Christian Activism
John D. Telgren

        There are serious problems in our country today.  Without a doubt, the moral decline is directly related to the removal of religious instruction in the home and in education.  The direction and condition of our nation has caused many Christians to protest in various ways.  Some of these include picketing, writing, and protests.  There are also those who believe such activity to be inappropriate for Christians and will have little or no part in such demonstrations.  What is a Christian to do and why?  What would God have his people do?  The answer lies in his word.
        First of all consider the following passage:  ". . . wives . . . let not your adornment be merely external. . . but let it be the hidden person of the heart, with the imperishable quality of a gentle and quiet spirit, which is precious in the sight of God." (I Pet 3:1-4). 
        But does this mean Christian men can picket and Christian women can't?  This principle of a quiet spirit is also applied to men:  ". . . I urge that entreaties and prayers, petitions and thanksgivings, be made on behalf of all men, for kings and all who are in authority, in order that we may lead a tranquil and quiet life in all godliness and dignity."  (I Tim 2:1-2) ". . . make it your ambition to lead a quiet life . . . so that you may behave properly toward outsiders . . ." (I Thes 4:11-12).  This example was seen in early Christians.  They worked hard, did not ask for handouts, were respectful of the government (Rom. 13:1-7), and didn't engage in activities such as protests, and this in a government that was more ungodly than our own. 
        Early Christians didn't influence their world with things such as protests, picketing, letter writing campaigns and such.  Still, they turned the world upside down.  How?  "Conduct yourself with wisdom toward outsiders, making the most of the opportunity.  Let your speech always be with grace, seasoned, as it were, with salt, so that you may know how you should respond to each person." (Col. 4:5-6).  "Let your light shine before men in such a way that they may see your good works, and glorify your Father who is in heaven." (Matt 5:16).  "Therefore, those who had been scattered went about preaching the word" (Acts 8:4).    Notice they didn't go about protesting.  They made the most of every opportunity to preach the word.  The power to save is not on picket lines, but in the "Gospel" (Rom 1:16).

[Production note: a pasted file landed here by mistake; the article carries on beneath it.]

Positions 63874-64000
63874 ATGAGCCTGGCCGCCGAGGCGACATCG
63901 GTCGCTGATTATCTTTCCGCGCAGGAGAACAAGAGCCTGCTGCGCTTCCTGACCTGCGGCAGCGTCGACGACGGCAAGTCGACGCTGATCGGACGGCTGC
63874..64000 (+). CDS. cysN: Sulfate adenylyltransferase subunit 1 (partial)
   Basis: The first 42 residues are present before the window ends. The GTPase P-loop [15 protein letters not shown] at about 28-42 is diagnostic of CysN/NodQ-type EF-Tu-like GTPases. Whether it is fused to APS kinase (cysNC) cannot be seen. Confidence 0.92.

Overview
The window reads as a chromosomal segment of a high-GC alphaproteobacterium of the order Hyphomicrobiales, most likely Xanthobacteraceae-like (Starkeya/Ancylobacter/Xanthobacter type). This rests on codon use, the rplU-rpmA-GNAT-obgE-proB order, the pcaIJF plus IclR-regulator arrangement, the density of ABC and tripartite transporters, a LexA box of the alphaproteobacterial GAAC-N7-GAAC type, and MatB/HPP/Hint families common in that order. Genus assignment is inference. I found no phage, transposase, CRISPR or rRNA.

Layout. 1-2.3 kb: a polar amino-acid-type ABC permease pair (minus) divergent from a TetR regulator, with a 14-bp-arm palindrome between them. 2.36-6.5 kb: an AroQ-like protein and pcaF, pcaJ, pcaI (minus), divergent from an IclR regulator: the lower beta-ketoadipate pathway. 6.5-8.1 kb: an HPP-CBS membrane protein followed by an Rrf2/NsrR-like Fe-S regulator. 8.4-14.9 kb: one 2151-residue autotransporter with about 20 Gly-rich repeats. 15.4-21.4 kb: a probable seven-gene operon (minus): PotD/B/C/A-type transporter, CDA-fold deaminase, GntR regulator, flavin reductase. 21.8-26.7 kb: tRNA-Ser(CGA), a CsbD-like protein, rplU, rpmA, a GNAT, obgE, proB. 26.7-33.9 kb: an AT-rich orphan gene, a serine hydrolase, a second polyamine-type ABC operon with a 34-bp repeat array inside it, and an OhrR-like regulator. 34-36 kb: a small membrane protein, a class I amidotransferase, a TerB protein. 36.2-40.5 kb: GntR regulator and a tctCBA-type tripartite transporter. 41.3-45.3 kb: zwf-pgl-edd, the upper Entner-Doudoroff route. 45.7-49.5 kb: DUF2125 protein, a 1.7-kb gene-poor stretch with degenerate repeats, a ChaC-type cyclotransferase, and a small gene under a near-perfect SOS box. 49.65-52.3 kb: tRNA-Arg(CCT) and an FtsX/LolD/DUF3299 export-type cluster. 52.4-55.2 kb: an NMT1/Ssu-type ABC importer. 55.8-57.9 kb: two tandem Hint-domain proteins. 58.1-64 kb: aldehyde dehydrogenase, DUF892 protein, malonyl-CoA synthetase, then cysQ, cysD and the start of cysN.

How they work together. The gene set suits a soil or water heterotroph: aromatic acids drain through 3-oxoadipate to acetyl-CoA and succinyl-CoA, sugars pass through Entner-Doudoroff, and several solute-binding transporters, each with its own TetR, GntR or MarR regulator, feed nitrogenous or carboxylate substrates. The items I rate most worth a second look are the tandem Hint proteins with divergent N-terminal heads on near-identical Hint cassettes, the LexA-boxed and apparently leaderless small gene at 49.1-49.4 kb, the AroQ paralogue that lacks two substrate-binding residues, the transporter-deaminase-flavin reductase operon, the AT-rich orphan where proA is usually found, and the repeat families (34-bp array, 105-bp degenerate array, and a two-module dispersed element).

Don't misunderstand.  It's not wrong to be involved in Government and to try and change it for the better.  Paul used the courts all the way up to the highest authority, Caesar himself.  But Paul was a witness, not a protester.  (Acts 22-28)
        Christian Activism has probably done more harm than good for the cause of Christ.  A person who is not a child of God is lost regardless of  what they do.  If you make it impossible for a person live "sinfully", they are still in sin if they are not a disciple.  Gaining a reputation for being a "hate group" serves the devil's purposes instead of God's.  More Christians need to get off of their self-righteous soap boxes and roll up their sleeves to help pick up the pieces of lives that have been shattered by sin.  That is exactly what Jesus did.  Jesus' method of changing people was extremely personal.  He got down where they lived and confronted them with their sin and with God's love.  If we are going to be conformed to the image of Christ, we need to have the same attitude Jesus did toward sin AND toward sinners. 
        Do you understand the Commission that Christ has left us?  (Matt 28:18-20; Mark 16:15)  Are you actively engaged in it in the way Paul describes (I Cor 9:19-23).